What Kind Of Coffee Is Best For A French Press?

If you’ve just gotten your first French press coffee maker or maybe you’re dusting off an old gift for the first time in years, then you should know that it’s capable of producing some of the best coffee you can find anywhere. So long as you use good coffee and follow basic principals in preparation the resulting coffee simply can’t easily be beat.

Over the last few days I’ve covered a few basic topics on French press coffee preparation. If you are new to using a French press, then these articles may be good for you to read.

I’ve covered the water temperature, the amount of coffee you should use, and how to keep your french press clean (without making a kitchen mess).

In this post I’ll cover the kind of coffee that’s best for French Press coffee makers.

What Type Of Coffee Should You Use in a Coffee Press?

what kind of coffee is best for French press

To be brief – You can use any coffee roast you want in a French press coffee maker. The best coffee roast for French press is what you already have on hand or what you already like for the standard drip method.

Organic coffee tends to be better, and the coffee beans should be freshly roasted, preferably between 3 and 10 ago.

The only other main consideration you need to have has to do with the grind of you coffee you use. If you use pre-ground coffee it will not taste fresh, and the fine particulate will muck up your coffee as it passes through the French press filter. Coarse ground coffee will be best.

If you are looking for the best pre-ground coffee for French press then you can start with something like this from the Coffee Fool or this from Gevalia.

Related – Make sure to see my favorite big French Press coffee makers here.

What About Regular Pre-Ground Coffee?

If you want to just use the regular old Folgers pre-ground coffee in your French press than you’ll do just fine… except your coffee will not taste anywhere as good as it could taste and you’ll have a lot of sediment in your cup too.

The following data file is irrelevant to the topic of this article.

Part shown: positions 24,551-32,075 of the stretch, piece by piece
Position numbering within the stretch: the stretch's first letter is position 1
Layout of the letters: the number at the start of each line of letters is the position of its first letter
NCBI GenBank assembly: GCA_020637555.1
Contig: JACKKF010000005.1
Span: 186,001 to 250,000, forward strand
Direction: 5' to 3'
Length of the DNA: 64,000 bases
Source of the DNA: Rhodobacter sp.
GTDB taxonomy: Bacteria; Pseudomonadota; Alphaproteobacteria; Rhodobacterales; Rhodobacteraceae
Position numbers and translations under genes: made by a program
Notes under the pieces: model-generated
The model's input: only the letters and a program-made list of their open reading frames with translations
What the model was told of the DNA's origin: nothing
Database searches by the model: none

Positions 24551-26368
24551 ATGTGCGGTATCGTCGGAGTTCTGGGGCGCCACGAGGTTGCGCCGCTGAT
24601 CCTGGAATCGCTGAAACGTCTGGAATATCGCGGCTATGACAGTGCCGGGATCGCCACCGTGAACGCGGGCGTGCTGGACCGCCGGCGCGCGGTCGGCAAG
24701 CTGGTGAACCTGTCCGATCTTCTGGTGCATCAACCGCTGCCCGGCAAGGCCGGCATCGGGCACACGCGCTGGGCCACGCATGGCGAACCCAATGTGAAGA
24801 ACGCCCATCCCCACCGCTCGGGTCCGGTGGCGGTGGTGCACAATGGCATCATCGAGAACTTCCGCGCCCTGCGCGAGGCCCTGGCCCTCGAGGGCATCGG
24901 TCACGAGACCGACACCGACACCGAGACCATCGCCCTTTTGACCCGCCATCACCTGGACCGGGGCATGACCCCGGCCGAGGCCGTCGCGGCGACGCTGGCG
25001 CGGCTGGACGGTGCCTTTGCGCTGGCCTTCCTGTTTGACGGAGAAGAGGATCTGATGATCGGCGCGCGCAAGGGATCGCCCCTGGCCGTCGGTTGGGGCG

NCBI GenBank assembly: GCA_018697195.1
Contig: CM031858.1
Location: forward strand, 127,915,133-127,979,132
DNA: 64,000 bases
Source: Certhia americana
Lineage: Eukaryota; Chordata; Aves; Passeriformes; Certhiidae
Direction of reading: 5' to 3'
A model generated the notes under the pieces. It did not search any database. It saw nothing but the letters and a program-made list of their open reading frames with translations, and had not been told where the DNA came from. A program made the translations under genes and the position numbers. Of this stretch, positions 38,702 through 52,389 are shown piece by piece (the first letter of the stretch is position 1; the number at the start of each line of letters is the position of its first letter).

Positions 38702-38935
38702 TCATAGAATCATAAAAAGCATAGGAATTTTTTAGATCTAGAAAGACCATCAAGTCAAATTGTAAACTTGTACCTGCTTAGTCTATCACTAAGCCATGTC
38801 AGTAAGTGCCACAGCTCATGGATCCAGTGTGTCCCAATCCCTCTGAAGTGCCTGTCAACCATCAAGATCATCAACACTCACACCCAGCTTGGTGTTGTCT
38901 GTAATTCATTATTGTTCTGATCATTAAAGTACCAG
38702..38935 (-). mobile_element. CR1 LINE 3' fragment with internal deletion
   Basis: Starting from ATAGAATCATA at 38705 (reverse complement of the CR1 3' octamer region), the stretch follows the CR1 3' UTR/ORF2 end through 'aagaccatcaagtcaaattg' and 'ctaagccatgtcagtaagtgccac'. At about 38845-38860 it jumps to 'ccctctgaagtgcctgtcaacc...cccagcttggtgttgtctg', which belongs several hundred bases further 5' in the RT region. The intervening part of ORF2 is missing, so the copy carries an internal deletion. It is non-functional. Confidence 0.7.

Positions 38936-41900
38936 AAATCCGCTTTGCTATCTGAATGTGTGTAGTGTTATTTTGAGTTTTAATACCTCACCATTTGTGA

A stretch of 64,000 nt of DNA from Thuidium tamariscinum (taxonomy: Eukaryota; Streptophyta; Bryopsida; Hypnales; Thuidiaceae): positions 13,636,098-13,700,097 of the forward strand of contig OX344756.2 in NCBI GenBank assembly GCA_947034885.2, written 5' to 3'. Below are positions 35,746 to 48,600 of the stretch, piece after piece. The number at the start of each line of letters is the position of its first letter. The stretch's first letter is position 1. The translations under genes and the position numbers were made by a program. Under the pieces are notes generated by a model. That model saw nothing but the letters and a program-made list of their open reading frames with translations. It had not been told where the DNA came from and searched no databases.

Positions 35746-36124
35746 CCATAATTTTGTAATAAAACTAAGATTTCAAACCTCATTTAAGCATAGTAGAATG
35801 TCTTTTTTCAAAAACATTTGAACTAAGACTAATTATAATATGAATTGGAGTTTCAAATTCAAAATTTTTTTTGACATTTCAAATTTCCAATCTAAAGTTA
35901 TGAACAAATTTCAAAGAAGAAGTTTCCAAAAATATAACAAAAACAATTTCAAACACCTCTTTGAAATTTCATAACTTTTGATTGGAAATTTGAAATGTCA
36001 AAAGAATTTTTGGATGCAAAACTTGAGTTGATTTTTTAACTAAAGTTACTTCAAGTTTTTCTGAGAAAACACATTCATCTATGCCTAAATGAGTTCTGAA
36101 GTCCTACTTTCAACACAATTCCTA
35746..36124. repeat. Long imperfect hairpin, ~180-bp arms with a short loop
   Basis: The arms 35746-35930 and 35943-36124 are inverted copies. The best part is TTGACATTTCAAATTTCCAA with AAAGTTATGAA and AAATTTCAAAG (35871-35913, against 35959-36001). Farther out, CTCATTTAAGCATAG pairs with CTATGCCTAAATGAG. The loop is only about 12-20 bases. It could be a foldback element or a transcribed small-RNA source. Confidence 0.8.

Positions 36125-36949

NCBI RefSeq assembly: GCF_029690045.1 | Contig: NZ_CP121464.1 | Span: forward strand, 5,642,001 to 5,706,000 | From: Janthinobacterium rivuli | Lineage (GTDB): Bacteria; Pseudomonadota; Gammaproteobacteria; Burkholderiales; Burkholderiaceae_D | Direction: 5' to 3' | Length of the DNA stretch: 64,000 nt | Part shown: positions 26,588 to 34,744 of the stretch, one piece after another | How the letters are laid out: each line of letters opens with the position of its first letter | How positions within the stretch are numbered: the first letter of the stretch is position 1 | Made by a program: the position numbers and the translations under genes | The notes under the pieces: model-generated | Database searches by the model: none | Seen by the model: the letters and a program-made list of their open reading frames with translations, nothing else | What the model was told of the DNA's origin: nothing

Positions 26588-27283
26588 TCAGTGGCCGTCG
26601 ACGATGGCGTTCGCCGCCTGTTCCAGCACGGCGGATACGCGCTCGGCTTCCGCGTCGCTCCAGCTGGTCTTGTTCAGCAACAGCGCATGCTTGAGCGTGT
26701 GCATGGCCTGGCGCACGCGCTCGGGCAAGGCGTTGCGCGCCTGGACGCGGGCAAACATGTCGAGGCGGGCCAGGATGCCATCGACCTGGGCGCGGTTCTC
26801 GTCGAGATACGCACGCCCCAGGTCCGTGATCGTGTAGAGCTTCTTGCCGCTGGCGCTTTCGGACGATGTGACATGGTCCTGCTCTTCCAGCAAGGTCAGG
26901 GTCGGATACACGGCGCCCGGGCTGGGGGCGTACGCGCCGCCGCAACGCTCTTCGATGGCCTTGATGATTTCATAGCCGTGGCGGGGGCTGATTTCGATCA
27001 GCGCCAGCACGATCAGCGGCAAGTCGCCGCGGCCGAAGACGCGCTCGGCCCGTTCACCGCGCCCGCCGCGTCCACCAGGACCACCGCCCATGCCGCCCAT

When you use pre-ground coffee grind your coffee will always be a bit stale because its packaging date has long passes and the sediment in the bottom of your cup will make it taste overly strong and a bitter. Even still this option may be better than using your old drip coffee maker.

If you are open to spending a bit of money there are some dual filter French presses like the Espro Press P5 that are pretty good at getting as many fines out of your coffee as possible which may make those pre-ground coffees taste a bit better.

Coarse Ground Coffee Will Be Best for Making French Press

Pre-ground coffee (no matter how fancy) tastes nowhere near as fresh as bean you grind yourself. Even if you keep the coffee in a vacuum-sealed canister it’s still going to be a bit stale tasting compared to home ground beans. The grind size is also a bit too small to make a good cup.

In fact the grind size is actually the biggest problem with using pre-ground mass-produced coffees. They are all ground for use in traditional drip-coffee makers. These grinds are usually sized medium to fine because almost all drip machines use paper filters and certainly most average coffee drinkers make their coffee with a drip filter.

The picture to the left (src: Acorn Advisors) shows an excellent illustration of this size in comparison to coarse ground coffee beans.

The Best Coarse Ground Coffee May be What You Make Yourself